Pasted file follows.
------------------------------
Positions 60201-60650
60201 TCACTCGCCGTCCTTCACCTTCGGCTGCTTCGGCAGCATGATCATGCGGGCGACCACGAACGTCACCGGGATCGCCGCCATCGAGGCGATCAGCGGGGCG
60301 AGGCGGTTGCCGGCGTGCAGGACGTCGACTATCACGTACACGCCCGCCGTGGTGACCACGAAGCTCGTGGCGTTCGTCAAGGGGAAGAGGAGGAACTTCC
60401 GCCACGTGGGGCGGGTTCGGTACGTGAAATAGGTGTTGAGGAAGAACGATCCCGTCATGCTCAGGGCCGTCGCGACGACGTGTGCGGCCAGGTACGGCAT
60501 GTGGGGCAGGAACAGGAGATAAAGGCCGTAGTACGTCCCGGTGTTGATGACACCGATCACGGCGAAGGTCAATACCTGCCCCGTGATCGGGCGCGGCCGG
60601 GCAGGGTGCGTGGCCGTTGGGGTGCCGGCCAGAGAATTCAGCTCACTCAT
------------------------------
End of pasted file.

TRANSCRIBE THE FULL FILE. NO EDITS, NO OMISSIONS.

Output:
Positions 60201-60650
60201 TCACTCGCCGTCCTTCACCTTCGGCTGCTTCGGCAGCATGATCATGCGGGCGACCACGAACGTCACCGGGATCGCCGCCATCGAGGCGATCAGCGGGGCG
60301 AGGCGGTTGCCGGCGTGCAGGACGTCGACTATCACGTACACGCCCGCCGTGGTGACCACGAAGCTCGTGGCGTTCGTCAAGGGGAAGAGGAGGAACTTCC
60401 GCCACGTGGGGCGGGTTCGGTACGTGAAATAGGTGTTGAGGAAGAACGATCCCGTCATGCTCAGGGCCGTCGCGACGACGTGTGCGGCCAGGTACGGCAT
60501 GTGGGGCAGGAACAGGAGATAAAGGCCGTAGTACGTCCCGGTGTTGATGACACCGATCACGGCGAAGGTCAATACCTGCCCCGTGATCGGGCGCGGCCGG
60601 GCAGGGTGCGTGGCCGTTGGGGTGCCGGCCAGAGAATTCAGCTCACTCAT